Australia’s energy emissions rise after carbon price chop

Published 02:24 on March 5, 2015  /  Last updated at 15:36 on May 11, 2016  / Stian Reklev /  Asia Pacific, Australia

Carbon emissions from Australia’s energy sector grew by 1.6% in the second half of 2014 despite a drop in electricity consumption as black coal returned to the energy mix, according to a new report.

Carbon emissions from Australia’s energy sector grew 1.6% in the second half of 2014 despite a drop in electricity consumption as black coal returned to the energy mix, according to a report on Thursday.

Emissions from the energy sector in the 12 months to Dec. 2014 were 4.6 million tonnes of CO2e higher than in the 12 months to June 2014, according to CEDEX, a carbon emissions index published by consultancy Pitt & Sherry.

Electricity generation accounted for 3.9 million tonnes of the increase despite a drop in electricity demand, reflecting a growing use of coal, said the latest CEDEX, published this week.

The changes in the energy mix came after the government abolished the country’s carbon pricing mechanism, making the use of coal more profitable.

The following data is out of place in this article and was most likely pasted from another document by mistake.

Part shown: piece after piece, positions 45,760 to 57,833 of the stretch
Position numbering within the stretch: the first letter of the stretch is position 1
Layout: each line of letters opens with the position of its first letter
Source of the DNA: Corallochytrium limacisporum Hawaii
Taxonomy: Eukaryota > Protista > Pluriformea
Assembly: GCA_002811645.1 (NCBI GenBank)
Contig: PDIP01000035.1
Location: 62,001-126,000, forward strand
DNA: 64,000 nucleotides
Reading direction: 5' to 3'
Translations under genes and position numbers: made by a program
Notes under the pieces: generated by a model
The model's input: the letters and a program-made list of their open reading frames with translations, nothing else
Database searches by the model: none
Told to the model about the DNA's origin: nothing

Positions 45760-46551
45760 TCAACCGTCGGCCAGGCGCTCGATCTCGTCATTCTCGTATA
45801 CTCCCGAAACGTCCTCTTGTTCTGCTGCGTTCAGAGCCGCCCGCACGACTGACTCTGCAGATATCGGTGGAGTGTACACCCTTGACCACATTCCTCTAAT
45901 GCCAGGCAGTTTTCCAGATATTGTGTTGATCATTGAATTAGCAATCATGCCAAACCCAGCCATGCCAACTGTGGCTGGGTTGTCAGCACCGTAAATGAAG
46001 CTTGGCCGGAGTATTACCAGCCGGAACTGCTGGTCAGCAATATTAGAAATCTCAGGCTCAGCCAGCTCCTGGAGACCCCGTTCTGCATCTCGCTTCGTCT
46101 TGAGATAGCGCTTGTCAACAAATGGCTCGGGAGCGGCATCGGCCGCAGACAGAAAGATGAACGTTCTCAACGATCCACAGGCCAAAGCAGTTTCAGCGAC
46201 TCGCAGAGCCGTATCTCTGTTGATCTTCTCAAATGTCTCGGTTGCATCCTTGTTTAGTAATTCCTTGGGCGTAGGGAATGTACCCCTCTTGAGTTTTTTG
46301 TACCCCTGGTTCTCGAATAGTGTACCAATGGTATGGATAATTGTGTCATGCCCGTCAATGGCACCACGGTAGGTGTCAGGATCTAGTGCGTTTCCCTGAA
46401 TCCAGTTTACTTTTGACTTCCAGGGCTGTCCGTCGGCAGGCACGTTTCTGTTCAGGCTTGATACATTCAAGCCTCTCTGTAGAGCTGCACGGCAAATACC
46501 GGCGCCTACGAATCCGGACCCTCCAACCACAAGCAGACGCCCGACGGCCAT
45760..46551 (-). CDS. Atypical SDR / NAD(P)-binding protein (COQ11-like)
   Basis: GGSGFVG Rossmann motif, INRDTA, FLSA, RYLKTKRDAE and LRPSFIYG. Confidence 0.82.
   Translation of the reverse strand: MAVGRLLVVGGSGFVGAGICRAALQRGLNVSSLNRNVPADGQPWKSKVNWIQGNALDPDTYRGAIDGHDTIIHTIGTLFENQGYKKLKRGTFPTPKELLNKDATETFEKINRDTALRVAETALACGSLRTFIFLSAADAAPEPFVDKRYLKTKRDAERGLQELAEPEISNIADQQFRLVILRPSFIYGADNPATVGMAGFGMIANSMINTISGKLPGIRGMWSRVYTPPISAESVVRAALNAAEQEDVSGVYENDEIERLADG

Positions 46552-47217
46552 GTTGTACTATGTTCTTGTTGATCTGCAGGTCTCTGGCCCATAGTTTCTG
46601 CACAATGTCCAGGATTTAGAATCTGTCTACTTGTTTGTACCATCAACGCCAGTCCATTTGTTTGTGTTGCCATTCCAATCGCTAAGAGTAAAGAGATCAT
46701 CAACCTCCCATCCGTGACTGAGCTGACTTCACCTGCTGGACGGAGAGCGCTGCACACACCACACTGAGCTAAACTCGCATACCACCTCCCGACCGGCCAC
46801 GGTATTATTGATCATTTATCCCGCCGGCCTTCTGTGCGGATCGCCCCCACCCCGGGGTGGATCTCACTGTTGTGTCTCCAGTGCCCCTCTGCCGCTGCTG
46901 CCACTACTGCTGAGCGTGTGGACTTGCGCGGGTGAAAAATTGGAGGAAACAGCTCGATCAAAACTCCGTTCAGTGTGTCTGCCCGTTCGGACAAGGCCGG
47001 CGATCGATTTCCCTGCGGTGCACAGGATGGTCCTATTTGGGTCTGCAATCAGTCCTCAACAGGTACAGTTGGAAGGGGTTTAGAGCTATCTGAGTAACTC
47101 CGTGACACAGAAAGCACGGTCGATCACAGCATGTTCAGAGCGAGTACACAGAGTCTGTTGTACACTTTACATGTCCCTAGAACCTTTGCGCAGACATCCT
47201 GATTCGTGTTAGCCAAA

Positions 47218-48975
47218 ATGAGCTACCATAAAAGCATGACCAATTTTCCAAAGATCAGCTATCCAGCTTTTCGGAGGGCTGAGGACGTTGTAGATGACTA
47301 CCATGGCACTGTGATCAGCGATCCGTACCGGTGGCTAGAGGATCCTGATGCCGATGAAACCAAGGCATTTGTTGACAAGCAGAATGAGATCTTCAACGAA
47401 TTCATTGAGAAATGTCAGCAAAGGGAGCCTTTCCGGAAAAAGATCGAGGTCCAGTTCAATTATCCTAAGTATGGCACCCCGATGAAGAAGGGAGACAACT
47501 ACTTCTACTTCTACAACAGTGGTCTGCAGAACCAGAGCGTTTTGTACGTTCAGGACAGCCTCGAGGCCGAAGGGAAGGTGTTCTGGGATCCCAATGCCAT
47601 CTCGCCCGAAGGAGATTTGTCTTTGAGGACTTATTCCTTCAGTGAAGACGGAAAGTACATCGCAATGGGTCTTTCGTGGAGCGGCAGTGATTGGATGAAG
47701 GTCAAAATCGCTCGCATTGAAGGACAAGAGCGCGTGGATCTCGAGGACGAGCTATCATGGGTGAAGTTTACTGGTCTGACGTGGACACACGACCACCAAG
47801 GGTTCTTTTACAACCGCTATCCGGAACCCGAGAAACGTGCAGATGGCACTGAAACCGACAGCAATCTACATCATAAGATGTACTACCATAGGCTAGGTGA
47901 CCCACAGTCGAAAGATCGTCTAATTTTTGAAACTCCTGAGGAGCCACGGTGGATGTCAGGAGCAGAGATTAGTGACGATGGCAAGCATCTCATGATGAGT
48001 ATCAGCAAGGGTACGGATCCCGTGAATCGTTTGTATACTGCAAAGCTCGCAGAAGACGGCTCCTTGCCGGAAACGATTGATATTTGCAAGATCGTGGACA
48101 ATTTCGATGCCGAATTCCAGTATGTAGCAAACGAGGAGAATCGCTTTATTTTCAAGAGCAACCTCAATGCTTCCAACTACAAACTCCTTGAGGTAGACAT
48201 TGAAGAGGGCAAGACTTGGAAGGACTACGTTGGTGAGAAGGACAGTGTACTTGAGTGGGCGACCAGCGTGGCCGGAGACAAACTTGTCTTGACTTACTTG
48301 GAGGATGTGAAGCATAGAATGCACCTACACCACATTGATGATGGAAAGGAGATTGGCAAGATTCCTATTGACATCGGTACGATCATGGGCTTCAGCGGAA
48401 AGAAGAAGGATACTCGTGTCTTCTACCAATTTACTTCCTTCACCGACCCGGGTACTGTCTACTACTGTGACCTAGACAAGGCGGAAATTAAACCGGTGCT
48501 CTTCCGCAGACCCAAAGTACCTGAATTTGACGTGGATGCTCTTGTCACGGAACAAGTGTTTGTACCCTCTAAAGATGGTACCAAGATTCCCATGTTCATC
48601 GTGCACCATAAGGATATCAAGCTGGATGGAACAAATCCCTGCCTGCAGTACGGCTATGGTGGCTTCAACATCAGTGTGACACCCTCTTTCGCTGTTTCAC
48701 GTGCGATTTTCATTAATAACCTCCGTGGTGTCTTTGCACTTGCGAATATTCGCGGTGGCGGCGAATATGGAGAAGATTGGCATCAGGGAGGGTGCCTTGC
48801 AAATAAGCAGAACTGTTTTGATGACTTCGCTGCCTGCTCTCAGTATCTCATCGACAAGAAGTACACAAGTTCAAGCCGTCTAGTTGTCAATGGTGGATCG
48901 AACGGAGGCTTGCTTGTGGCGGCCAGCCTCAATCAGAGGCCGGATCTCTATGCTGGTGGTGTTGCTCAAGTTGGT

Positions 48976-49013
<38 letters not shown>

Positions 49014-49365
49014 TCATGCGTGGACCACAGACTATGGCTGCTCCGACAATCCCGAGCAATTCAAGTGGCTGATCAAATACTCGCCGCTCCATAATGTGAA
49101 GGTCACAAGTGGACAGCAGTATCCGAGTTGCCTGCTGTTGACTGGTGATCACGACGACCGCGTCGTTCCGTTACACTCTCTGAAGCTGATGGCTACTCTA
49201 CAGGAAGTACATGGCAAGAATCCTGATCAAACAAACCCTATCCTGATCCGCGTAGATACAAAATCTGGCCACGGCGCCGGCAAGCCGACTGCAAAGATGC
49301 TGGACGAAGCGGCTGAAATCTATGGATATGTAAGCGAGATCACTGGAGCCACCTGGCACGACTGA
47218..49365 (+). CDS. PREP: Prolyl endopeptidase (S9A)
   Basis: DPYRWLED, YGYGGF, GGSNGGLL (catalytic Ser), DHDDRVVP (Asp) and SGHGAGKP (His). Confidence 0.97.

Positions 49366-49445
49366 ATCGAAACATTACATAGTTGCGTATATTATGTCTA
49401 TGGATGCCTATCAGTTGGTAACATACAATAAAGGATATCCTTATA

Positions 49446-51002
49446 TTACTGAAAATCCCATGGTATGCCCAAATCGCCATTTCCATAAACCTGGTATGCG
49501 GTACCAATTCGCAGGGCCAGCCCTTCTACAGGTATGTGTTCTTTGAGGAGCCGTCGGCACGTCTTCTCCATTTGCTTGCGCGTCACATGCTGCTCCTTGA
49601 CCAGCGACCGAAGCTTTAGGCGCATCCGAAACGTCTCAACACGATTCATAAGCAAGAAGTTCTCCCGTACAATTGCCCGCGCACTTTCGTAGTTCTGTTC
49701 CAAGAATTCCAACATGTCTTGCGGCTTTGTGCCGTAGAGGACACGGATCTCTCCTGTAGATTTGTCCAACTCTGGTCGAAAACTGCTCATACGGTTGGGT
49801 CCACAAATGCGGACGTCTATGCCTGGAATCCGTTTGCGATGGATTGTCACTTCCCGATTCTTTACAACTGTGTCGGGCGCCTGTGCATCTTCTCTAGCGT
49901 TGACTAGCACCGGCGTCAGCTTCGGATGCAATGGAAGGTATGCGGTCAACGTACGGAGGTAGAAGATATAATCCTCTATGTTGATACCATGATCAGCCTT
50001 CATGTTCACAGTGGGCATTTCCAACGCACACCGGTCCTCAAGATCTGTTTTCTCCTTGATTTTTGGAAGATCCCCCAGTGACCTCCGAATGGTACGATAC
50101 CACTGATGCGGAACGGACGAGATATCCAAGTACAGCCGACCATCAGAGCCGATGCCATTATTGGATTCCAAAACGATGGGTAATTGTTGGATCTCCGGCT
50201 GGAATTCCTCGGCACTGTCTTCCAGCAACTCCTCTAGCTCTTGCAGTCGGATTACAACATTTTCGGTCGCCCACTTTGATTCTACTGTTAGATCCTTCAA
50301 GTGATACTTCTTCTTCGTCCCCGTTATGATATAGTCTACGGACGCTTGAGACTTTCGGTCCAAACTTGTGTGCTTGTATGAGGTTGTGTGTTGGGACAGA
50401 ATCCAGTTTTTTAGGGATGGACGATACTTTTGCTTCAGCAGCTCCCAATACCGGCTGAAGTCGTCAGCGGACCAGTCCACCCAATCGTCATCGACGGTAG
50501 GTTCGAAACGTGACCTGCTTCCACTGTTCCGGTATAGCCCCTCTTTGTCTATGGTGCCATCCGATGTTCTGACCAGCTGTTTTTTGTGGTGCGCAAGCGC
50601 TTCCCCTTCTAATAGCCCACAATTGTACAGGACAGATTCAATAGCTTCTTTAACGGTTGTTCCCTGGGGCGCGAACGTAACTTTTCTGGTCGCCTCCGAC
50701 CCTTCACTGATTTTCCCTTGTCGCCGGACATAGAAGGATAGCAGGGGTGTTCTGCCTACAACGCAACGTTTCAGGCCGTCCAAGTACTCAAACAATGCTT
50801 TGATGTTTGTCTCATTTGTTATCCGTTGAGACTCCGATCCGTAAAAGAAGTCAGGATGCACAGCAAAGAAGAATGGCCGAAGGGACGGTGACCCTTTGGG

The carbon price had caused a steady drop in emissions from electricity generation over the two years ahead of June 2014, although its effect may be overstated as hydropower operators ramped up generation temporarily, in anticipation that the CO2 price would be repealed.

“We might speculate that a longer lived carbon price would have delivered slower, but more lasting changes, as it effectively brought brown coal back to the pack in cost of generation terms,” said CEDEX.

The report said the key factor for future electricity emissions in Australia is the fate of the Large Renewable Energy Target:

If this is retained in its present form, with a 2020 target of 41 TWh and electricity demand grows slowly, as forecast by AEMO in its most recent and updated National Electricity Forecasting Report, mandated extra renewable generation will displace mainly coal fired generation (and probably the less efficient black coal plants). Assuming, for the sake of illustration, that indeed only black coal generation is displaced, and that demand is as forecast by AEMO, then the reduction in emissions between 2014 and 2020 will be roughly 25 Mt CO2‐e, equal to about 4.5 % of current total national emissions. Any reduction in the LRET will obviously dilute the effect.

Investments in Australia’s renewable energy industry have stalled after the government announced it would reduce the target to 26 terrawatt hours in 2020, instead of the current 41 TWh.

The Age newspaper on Wednesday said a compromise deal on the policy between the government and the opposition Labor party might be imminent, after months of failed negotiations.

By Stian Reklev – stian@carbon-pulse.com